New Brunswick·Video

Surviving the Fundy Footpath airs this Saturday on CBC-TV

What happens when city slicker Bruce Persaud takes on one of Atlantic Canada's most gruelling but most beautiful hikes.

Bruce Persaud never laced up a hiking boot until he embarked on the challenging Footpath

The Fundy Footpath is not a hike for neophytes, but that's exactly how you'd describe Bruce Persaud.

The Toronto-born city slicker, who moved to the New Brunswick village of Alma on the Bay of Fundy, has never laced up hiking boots, slept in a tent or packed for a five-day walk through challenging terrain. 

I've never slept on the ground or in a tent, so that's pretty crazy — that's probably going to be pretty uncomfortable.- Bruce Persaud

Persaud admits he's never eaten a meal in the wild and really has no idea how to pack enough high-energy food to sustain himself on a hike.

"I've never slept on the ground or in a tent, so that's pretty crazy — that's probably going to be pretty uncomfortable."

In one scene of the documentary, he proudly displays the single bag of apples and two jars of peanut butter he's packing.

Persaud soon finds out that two apples a day won't sustain a Fundy Footpath, or FPP, hiker.

Tidal zones form just one part of the challenging Fundy Footpath. (Craig Norris - Director of Surviving the Fundy Footpath)

In the documentary Surviving the Fundy Footpath, Persaud hikes one of Atlantic Canada's most challenging and most scenic paths.

The 41-kilometre-long trail is one experienced hikers find challenging, a footpath that has beaten some beginners, triggering full-scale rescues, involving high-angle rescue teams and helicopters from the joint rescue co-ordination Centre for Search and Rescue.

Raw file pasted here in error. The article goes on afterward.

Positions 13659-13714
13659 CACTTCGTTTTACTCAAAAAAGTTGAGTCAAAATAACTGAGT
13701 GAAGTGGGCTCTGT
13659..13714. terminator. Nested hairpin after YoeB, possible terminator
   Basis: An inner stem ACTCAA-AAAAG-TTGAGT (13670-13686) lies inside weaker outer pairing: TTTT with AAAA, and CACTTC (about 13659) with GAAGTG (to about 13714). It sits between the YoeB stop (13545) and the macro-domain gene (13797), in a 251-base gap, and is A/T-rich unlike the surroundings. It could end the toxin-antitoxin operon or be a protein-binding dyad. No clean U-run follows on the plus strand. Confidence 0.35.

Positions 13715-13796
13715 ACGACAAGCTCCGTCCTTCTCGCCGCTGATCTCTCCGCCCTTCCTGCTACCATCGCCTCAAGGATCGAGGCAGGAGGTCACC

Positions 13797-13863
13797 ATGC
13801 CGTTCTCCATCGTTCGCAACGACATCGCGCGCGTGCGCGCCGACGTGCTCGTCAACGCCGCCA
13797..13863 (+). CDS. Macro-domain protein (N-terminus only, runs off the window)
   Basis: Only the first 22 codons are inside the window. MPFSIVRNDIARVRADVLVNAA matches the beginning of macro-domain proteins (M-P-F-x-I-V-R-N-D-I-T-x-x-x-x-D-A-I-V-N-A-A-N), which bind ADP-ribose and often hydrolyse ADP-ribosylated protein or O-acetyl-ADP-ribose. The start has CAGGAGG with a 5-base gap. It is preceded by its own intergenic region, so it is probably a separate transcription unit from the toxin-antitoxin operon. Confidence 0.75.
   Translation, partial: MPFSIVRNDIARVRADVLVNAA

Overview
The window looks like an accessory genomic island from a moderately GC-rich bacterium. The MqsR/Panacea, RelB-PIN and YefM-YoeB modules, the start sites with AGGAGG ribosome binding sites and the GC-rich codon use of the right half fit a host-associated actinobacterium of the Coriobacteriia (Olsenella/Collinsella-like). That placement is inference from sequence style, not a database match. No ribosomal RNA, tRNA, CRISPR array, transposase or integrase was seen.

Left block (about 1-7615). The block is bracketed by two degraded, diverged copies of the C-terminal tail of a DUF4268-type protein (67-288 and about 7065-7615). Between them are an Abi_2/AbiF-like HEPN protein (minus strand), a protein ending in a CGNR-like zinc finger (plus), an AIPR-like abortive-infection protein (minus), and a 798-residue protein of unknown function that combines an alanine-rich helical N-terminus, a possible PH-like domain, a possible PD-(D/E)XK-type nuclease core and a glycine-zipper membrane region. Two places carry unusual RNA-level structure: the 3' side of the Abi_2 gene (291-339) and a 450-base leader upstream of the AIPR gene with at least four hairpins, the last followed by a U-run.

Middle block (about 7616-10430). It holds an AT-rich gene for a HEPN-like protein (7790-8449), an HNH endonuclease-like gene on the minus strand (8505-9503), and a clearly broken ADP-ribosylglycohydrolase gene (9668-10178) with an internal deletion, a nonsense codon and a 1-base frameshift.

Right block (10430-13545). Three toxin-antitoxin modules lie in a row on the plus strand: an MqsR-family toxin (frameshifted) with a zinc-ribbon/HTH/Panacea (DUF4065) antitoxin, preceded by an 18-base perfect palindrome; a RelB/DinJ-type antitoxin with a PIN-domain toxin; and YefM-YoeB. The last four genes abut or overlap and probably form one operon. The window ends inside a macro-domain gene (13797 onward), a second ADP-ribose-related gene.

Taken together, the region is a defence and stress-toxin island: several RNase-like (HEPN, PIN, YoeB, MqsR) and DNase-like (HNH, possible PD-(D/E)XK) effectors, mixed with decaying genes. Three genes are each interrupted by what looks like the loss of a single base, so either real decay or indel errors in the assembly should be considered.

We told him not to bring the boat shoes.- Alonzo Leger - Fundy Footpath founder

But Persaud doesn't go it alone.

Leading the charge are veteran guide and footpath founder 70-year-old Alonzo Leger, his son and current trail master, Marc Leger, and environmental scientist Ben Phillips.

The Fundy Footpath may be gruelling, but it's also scenic. (Craig Norris - director Surviving the Fundy Footpath)

"We told him not to bring the boat shoes," Alonzo said of the newcomer to the Footpath.

The trio encourage, cajole and sometimes pick up Persaud as they climb in and out of 19 steep ravines, traverse the Bay of Fundy tidal zones and navigate their way through 65 kilometres of old growth Acadian forest.

Director Craig Norris originally set out to make an instructional video on how to hike the Footpath but thought a film about a first-timer, someone who has never sat around a campfire, much less built one, would be a far more interesting way to tell the story of the trail and what is required of the hardy hikers who take it on.

Surviving the Fundy Footpath airs this Saturday, July 28, at 8 p.m. on CBC TV.

Angela Antle